by Lee Foster
Crater Lake might be called the tour-de-force national park, a great one-act play. A single spectacular fact made the region sufficiently interesting that Theodore Roosevelt declared the area a national park in 1902.
Some 6,600 years ago volcanic Mt. Mazama erupted in a burst of energy that made the 1980 Mt. St. Helens pyrotechnics look minor. Before the eruption, the mountain was a 12,000-foot peak in the Cascade chain. As the eruption progressed, exhausting materials from underground, the land around the volcano collapsed and a vast bowl remained, more than five miles across and 4,000 feet deep. Subsequent filling up of the crater with snow melt and rain has created the deepest lake in the United States, fully 1,932 feet deep and 6×4.5 miles in dimension, a blue sapphire gem of a lake.
To appreciate Crater Lake, Oregon’s only National Park, you can drive up to its edge, gaze in, and then skirt it by car or by hiking trail, as the sun and seasonal changes present new perspectives of it.
Crater Lake in Brief
If you want a brief synopsis about Crater Lake, here it is:
Crater Lake is a two-hour scenic drive from Ashland, so you can combine theatre, fine dining, and national park exploration in a single long day. Consider taking Highway 62 on the drive up to Crater Lake, with a stop at the Rogue River Gorge Scenic Turnout for a quarter-mile walk along a paved path by the river as the water tumbles through a narrow gorge. The Rogue River starts another 27 miles upstream. Since 1988 the Rogue has been designated as a Wild and Scenic River in the federal system. Before and after the scenic turnout, Highway 62 takes you through miles of magnificent forests, especially after the town of Prospect.
At Crater Lake, do a circular drive clockwise around the lake, which will take about three hours with stops. Pause to orient yourself and get information at one of the Visitor Centers, located three miles before the rim road, as you climb the side of the volcano, and at the south end of the rim road, immediately to the right as you access the rim. One of the first choice stops is The Watchman to see Wizard Island. Cloudcap is the highest point and affords a lovely horizontal view of the entire lake. Whitebark pine trees, which resist well the altitude, snowpack, and sculpting effect of the wind, can be seen at Cloudcap. Phantom Ship is a turnout that allows you to gaze at a small island with this imaginative moniker. The road is two-way, but going clockwise makes it easier to access turnoffs. The position of the sun will determine how pleasing the views are for you. Aside from looking into the lake, you will find magnificent views of the forested mountain landscape. A national parks lodge at the south end of the lake offers accommodations.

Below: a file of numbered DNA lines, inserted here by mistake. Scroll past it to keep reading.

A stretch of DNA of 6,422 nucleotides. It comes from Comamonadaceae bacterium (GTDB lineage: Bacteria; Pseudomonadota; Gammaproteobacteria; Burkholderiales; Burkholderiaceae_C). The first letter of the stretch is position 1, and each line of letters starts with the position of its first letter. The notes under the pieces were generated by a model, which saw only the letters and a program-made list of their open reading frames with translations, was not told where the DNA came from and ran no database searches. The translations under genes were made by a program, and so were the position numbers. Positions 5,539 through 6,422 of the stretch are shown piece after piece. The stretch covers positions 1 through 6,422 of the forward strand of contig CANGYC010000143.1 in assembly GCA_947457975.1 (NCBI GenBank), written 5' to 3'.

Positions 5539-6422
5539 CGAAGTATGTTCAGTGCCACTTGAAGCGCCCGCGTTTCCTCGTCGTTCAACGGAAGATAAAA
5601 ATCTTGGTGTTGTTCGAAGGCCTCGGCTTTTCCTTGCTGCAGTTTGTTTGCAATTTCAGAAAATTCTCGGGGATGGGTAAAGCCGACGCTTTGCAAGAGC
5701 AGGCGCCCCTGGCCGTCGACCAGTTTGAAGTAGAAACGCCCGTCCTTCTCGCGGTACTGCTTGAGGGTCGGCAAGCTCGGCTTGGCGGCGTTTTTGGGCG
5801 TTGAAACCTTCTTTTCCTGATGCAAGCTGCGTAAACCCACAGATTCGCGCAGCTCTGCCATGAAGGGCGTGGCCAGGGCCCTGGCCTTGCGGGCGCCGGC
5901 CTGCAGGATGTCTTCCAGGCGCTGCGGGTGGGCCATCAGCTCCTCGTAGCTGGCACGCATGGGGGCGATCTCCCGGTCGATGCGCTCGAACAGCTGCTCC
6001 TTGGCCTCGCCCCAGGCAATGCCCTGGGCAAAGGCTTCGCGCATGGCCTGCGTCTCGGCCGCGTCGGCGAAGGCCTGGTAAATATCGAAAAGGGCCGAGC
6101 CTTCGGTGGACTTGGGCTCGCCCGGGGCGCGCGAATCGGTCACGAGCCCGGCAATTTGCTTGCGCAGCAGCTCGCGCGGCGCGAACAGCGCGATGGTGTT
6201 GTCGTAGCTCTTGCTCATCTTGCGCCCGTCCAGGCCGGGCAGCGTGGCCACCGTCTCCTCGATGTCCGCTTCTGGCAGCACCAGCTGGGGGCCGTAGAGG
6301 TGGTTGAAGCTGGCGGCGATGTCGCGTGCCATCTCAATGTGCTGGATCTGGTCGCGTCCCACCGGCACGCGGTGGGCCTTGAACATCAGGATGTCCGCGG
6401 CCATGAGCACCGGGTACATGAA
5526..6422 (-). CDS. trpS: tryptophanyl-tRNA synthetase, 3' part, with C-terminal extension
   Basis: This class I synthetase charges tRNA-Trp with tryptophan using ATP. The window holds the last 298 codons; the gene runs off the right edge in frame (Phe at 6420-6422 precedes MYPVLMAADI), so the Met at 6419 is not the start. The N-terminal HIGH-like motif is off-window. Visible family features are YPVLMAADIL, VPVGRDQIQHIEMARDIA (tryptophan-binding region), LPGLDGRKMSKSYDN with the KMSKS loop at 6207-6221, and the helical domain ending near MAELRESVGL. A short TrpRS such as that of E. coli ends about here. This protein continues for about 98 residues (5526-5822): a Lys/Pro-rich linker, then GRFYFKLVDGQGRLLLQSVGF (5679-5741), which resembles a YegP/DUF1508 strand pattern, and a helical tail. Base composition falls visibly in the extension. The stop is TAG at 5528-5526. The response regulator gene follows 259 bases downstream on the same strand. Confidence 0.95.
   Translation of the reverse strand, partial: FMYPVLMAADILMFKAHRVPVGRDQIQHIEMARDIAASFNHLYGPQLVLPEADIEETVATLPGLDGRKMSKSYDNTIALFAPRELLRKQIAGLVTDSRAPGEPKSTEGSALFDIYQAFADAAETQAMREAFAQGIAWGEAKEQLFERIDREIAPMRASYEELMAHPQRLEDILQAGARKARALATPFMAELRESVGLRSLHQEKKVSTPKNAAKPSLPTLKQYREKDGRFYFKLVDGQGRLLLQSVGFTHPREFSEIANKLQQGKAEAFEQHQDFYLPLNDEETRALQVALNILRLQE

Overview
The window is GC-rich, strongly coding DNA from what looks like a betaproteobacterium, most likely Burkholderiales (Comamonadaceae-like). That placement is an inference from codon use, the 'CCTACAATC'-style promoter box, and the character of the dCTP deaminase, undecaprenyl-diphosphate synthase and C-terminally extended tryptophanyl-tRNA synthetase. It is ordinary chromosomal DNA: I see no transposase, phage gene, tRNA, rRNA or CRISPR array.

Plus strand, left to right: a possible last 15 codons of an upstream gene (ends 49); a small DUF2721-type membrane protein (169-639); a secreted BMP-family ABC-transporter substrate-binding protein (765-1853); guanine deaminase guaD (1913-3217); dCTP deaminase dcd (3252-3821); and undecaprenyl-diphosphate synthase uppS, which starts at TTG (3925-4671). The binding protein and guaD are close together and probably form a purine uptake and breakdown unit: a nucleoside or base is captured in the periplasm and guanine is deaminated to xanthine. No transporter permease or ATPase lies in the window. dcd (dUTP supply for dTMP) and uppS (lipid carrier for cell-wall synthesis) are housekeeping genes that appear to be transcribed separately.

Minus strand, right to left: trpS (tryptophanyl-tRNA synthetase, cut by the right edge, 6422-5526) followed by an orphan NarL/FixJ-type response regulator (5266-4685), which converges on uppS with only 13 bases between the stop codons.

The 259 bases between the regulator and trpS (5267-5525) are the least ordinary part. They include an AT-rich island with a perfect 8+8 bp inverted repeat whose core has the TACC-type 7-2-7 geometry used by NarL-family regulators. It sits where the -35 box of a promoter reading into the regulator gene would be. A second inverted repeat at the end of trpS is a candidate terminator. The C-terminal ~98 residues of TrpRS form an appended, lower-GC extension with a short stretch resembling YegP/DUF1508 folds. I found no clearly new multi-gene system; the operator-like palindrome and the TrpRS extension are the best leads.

When driving back to Ashland, make your adventure a circular trip by continuing east and south along Highway 62, then south along the west side of Upper Klamath Lake. You pass through miles of grasslands used for cattle production. Mountains provide a backdrop. Then drive a short section of Highway 140 west before turning southwest on a long, winding, forested, back-country drive known as Dead Indian Memorial Road, which takes you back to Ashland.
The main local information source is the Ashland Chamber of Commerce at http://www.ashlandchamber.com. Their drop-in office is centrally located at 110 East Main Street.
Getting to Crater Lake
Crater Lake is in the south central part of Oregon, rather far from a quick air flight in. From Portland or from California, the all-year route in is to Medford on Interstate 5, and then up Highway 62 to the park. From California, you can also drive north on Highway 97 from Klamath Falls, assuming the roads are not blocked by snow. The Highway 138, 132, and 58 approaches from Oregon to the park are, similarly, not guaranteed to be open beyond the summer months. The park is open year round, but full services are available only in summer. Snow around the lake may be present for eight months of the year.
Crater Lake History
Three mountains in the volcanic “ring of fire” around the Pacific are of special interest to west coast travelers. The first is Mt. St. Helens, which continued to gurgle following its 1980 eruption. The second is Mt. Lassen in California, which erupted with awesome force between 1914-1921. The third is Crater Lake, whose prehistoric eruption blew skyward an unimaginable volume of real estate.
To get a sense of this magnitude, it helps to look at the bar graphs presented in books by the United States Geological Survey people. Mt. St. Helens, so forceful, rates about an eighth of an inch. Mt. Mazama (Crater Lake) rates about two inches, and the force levels are increasing exponentially rather than arithmetically. It is wondrous to think of the amount of energy unleashed in that eruption, with its earthquakes, cubic yardage of earth moved, amount of molten lava flowing, gases and steam released, and mudflows caused.
Crater Lake Main Attractions